Mitral valve prolapse in short-term experimental coronary occlusion: a possible mechanism of ischemic mitral regurgitation.
Experimental coronary occlusions were carried out in 12 closed-chest dogs to investigate the functional anatomic characteristics of the mitral valve complex during acute myocardial ischemia. Two-dimensional echocardiography was used to assess left ventricular function, the mitral valve complex, and left atrial size. Presence of mitral regurgitation was assessed by left ventricular contrast echocardiography. Thirty-seven coronary occlusions of up to 10 min in duration were carried out in proximal or distal locations in the left anterior descending and the left circumflex coronary arteries. Mitral regurgitation, which was mild in severity as judged by a small rise in pulmonary artery wedge pressures, was observed in 15 of 37 brief coronary occlusion experiments. Mitral valve prolapse was noted in all 15 experiments, as well as in four additional studies in which mitral regurgitation was not seen. The development of experimental mitral valve prolapse was explained by measurements that demonstrated a relative displacement of the papillary muscle tips toward the mitral orifice. We conclude that mitral valve prolapse is a common sequela of short-term coronary occlusion and is often associated with mild mitral regurgitation. Relative displacement of ischemic papillary muscles toward the mitral orifice appears to be a likely mechanism of acute ischemic mitral valve prolapse.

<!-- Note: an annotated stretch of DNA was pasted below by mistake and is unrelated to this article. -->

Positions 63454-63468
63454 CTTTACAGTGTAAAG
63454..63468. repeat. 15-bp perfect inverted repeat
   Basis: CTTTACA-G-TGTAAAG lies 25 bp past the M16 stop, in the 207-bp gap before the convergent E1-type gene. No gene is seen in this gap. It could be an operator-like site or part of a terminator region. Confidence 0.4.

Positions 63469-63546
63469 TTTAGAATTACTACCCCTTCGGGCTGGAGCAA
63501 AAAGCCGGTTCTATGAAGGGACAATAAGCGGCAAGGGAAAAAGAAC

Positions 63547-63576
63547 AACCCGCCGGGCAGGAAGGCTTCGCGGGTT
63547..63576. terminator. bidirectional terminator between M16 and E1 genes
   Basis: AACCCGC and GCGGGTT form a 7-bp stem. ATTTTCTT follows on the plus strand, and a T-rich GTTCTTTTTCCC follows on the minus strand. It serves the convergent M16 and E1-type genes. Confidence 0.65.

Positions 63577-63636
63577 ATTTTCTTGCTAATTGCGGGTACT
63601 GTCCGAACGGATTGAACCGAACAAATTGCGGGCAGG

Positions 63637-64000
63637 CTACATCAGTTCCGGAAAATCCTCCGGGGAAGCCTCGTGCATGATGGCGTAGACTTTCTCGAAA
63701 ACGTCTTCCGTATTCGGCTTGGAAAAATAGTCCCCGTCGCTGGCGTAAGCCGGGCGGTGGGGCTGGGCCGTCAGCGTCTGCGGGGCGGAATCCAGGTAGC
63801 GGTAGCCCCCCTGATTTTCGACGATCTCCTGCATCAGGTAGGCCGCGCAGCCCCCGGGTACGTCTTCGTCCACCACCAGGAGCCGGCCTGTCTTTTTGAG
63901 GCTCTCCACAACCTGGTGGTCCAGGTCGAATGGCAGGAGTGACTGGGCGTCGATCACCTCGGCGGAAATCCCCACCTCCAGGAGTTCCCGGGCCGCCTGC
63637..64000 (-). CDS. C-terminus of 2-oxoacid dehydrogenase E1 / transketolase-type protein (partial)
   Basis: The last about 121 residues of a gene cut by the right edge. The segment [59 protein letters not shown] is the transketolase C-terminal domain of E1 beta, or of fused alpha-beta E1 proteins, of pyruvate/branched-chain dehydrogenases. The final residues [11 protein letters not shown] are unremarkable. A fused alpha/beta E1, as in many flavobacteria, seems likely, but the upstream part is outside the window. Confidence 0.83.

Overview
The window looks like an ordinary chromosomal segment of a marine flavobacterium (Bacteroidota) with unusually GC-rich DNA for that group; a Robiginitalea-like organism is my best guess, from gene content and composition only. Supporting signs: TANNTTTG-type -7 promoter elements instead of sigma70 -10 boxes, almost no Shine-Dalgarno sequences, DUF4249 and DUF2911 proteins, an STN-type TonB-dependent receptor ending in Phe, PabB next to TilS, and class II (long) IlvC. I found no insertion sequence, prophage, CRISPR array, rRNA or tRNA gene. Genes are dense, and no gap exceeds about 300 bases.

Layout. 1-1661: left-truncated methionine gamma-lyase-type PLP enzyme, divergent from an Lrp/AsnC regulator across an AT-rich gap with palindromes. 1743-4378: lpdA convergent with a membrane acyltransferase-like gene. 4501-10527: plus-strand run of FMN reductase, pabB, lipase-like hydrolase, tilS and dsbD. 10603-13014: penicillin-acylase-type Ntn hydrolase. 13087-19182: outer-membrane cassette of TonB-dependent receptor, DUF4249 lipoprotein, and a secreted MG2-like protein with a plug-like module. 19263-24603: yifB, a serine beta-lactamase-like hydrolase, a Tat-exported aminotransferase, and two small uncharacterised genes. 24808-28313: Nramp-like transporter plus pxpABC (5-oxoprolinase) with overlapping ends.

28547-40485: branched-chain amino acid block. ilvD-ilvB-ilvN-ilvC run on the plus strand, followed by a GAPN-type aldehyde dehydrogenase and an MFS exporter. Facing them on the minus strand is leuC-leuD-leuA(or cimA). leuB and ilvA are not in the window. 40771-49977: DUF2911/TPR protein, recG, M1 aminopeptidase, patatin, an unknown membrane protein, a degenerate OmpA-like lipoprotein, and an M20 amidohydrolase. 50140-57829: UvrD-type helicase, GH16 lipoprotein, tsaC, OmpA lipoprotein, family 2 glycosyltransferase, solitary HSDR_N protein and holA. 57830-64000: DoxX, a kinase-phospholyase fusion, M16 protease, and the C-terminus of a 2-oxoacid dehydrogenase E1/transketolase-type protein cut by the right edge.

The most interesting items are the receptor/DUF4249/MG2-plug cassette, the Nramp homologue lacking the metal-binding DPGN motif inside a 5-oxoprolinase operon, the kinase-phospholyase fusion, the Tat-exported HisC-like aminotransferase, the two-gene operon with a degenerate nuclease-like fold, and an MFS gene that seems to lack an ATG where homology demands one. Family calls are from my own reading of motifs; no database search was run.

- Copyright © 1983 by American Heart Association